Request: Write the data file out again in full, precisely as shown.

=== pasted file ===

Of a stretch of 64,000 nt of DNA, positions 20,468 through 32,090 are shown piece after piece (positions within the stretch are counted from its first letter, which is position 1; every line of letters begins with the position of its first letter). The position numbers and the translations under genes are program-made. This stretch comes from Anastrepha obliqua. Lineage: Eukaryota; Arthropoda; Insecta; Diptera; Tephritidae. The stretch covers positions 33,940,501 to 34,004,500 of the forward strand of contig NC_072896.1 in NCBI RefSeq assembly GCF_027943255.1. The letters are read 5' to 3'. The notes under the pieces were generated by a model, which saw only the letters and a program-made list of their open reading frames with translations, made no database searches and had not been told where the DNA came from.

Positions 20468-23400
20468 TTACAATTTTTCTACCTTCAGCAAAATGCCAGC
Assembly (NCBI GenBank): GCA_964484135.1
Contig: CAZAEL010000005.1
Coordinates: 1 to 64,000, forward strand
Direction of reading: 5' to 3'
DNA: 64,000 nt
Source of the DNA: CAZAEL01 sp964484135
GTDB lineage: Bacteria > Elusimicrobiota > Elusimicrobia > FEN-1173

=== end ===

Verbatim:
Of a stretch of 64,000 nt of DNA, positions 20,468 through 32,090 are shown piece after piece (positions within the stretch are counted from its first letter, which is position 1; every line of letters begins with the position of its first letter). The position numbers and the translations under genes are program-made. This stretch comes from Anastrepha obliqua. Lineage: Eukaryota; Arthropoda; Insecta; Diptera; Tephritidae. The stretch covers positions 33,940,501 to 34,004,500 of the forward strand of contig NC_072896.1 in NCBI RefSeq assembly GCF_027943255.1. The letters are read 5' to 3'. The notes under the pieces were generated by a model, which saw only the letters and a program-made list of their open reading frames with translations, made no database searches and had not been told where the DNA came from.

Positions 20468-23400
20468 TTACAATTTTTCTACCTTCAGCAAAATGCCAGC
Assembly (NCBI GenBank): GCA_964484135.1
Contig: CAZAEL010000005.1
Coordinates: 1 to 64,000, forward strand
Direction of reading: 5' to 3'
DNA: 64,000 nt
Source of the DNA: CAZAEL01 sp964484135
GTDB lineage: Bacteria > Elusimicrobiota > Elusimicrobia > FEN-1173